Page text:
"Sixftsumthin" reads musician Aaron Childs' Instagram bio. Like some lanky heartthrob who rejected the possibility to shine on the bball court or model for whomever he wanted, he instead retreated to his bedroom to whip up some soulful magic.
Childs released an EP dripping in neo soul last year that showed potential for something more sleek. The EP must've caught the ears of Nick Sylvester, co-founder of Godmode, a label that, "takes way-left artists and brings them slightly more to the center, or takes way-center artists and brings them slightly more to the left." To date, Godmode is responsible for breaking Shamir and Yaeji, two different house-influenced artists, both displaying a unique pop appeal, even if they're not fully comfortable with their undeniable likability. Godmode's formula obviously works. And Childs' seems to be on a similar trajectory as his label's forebearers.
Sylvester and Childs spent a lotta late nights working together to produce the increasingly popular "Tangerine", along with "No Hobbies" as a two-song release. The aforementioned Godmode artist ,Yaeji, released a version of Drake's "Passionfruit", Drake's latest foray into dancehall, and it seems this fruit-inspired track may have also encouraged Childs' "Tangerine", in some universal, subliminal way. Regardless of influences, both "Tangerine" and "No Hobbies" are superb tracks that burrow in your head after a only a few listens.
If you’ve seen the movie Donnie Darko then you're familiar with the part where Drew Barrymore, Donnie's English teacher, explains that some high-minded novelist once proclaimed "cellar door" to be the most beautiful combination of words in the English language. I always knew that scene felt off, and now I have proof. No combination of words is necessary because Childs' has discovered the most beautiful word in the English language – it's "tangerine". The way he extends his release of tangerine's last syllable rolls around in your head until you can taste the succulent juice. It's a delight and just slightly cooler than what he's done in the past.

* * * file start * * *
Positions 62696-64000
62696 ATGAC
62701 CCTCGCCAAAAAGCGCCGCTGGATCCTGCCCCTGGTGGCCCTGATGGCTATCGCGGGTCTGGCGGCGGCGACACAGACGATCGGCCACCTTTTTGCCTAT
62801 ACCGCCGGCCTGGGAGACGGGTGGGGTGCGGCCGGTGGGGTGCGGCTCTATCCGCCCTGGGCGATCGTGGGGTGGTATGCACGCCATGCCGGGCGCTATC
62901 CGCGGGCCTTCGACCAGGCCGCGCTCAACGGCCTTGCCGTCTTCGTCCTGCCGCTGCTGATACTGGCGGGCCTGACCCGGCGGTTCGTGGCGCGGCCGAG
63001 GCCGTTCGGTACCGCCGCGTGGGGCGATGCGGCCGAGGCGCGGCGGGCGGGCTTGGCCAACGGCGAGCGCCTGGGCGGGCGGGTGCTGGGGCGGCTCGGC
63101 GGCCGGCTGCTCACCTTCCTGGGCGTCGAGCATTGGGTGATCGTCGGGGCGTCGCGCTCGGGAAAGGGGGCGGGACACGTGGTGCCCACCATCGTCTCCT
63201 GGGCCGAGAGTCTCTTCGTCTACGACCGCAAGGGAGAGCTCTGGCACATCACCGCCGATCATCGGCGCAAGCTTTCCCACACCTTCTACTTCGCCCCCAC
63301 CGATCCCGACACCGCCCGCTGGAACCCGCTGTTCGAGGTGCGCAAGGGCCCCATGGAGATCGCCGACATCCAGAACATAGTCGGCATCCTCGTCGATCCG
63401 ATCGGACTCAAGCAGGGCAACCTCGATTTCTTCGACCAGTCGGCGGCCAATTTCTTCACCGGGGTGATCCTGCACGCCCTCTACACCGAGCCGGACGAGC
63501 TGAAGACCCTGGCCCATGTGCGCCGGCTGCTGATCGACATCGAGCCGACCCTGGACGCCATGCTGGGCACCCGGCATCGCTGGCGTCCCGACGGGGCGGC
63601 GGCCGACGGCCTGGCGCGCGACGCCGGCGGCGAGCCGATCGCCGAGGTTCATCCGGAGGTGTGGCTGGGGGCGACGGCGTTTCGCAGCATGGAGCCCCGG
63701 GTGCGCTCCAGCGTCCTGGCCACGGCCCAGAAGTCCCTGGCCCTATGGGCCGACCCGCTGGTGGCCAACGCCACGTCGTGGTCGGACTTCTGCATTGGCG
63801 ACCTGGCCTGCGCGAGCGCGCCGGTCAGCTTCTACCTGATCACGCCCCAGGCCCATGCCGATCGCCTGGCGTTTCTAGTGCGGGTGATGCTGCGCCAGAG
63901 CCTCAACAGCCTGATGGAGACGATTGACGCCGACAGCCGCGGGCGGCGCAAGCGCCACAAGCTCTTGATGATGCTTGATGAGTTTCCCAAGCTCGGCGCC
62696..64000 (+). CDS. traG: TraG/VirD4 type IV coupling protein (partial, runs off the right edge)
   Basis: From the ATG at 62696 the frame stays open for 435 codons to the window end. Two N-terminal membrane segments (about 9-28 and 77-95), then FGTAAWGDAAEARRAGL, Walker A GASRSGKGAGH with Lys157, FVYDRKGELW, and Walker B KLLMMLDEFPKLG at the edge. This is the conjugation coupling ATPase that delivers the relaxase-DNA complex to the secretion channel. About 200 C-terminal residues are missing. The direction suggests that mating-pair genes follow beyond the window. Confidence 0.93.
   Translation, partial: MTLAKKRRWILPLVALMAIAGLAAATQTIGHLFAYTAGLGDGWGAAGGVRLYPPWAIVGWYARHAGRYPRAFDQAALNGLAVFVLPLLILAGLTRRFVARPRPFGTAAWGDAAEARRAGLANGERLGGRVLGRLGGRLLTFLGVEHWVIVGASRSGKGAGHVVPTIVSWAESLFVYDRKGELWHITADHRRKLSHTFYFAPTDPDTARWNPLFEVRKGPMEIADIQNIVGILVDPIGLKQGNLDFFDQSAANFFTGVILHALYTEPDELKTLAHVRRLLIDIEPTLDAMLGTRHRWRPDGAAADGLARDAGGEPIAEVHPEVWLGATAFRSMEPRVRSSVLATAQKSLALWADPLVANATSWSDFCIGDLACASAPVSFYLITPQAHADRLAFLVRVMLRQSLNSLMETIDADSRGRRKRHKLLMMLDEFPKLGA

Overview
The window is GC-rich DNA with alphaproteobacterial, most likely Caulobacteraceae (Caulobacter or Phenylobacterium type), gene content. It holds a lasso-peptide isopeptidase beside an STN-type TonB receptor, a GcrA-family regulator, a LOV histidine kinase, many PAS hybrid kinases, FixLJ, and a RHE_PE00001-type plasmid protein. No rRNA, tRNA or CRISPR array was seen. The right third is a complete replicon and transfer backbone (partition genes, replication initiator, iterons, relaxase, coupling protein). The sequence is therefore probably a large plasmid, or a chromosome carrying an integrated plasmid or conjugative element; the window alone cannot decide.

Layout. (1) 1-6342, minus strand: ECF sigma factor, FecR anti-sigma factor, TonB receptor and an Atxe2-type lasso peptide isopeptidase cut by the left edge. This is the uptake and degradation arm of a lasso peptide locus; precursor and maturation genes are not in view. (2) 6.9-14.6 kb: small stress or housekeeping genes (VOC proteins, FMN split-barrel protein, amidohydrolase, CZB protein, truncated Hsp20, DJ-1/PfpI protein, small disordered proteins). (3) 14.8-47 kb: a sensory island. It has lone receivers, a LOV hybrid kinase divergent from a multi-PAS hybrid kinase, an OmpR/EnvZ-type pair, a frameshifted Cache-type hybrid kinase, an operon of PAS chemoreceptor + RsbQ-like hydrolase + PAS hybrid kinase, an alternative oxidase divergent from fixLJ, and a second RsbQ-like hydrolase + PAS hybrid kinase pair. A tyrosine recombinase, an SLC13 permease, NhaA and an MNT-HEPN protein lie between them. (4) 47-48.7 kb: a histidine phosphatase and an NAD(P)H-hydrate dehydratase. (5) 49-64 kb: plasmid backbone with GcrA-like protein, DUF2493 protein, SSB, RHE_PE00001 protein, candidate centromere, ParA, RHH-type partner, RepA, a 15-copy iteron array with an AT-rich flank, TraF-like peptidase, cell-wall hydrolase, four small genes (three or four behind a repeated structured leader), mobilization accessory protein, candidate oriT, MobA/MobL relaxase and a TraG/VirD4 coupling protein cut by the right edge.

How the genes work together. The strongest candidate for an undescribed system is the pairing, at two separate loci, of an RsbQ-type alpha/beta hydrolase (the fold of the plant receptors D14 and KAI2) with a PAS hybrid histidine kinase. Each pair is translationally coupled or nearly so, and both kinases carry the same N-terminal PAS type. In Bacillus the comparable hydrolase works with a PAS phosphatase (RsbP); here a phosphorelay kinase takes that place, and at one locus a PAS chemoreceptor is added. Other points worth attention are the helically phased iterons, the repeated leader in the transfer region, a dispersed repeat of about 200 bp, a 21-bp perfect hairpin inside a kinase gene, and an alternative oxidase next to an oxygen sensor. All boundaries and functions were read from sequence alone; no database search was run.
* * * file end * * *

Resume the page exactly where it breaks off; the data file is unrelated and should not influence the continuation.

And "No Hobbies" may be the freshest declaration of solitude you'll ever hear. There’s something about the cool humility of this track that draws you into Childs as an artist and individual. Even the way he says he'll work himself to death if "no one stops me" instead of saying something rapper-esque like "if they don’t stop me", implies that he doesn’t yet know if there’s someone out there for him, that he still isn't certain he can find that someone to distract him from his hustle. But by the track's bubbly essence, it's clear he's up for a late-night adventure with maybe a few expectations.
Childs is a promising artist to watch and adds major credit to a label that continues to break "left-center" artists just as they're coming into their own, and it’s a joy to behold.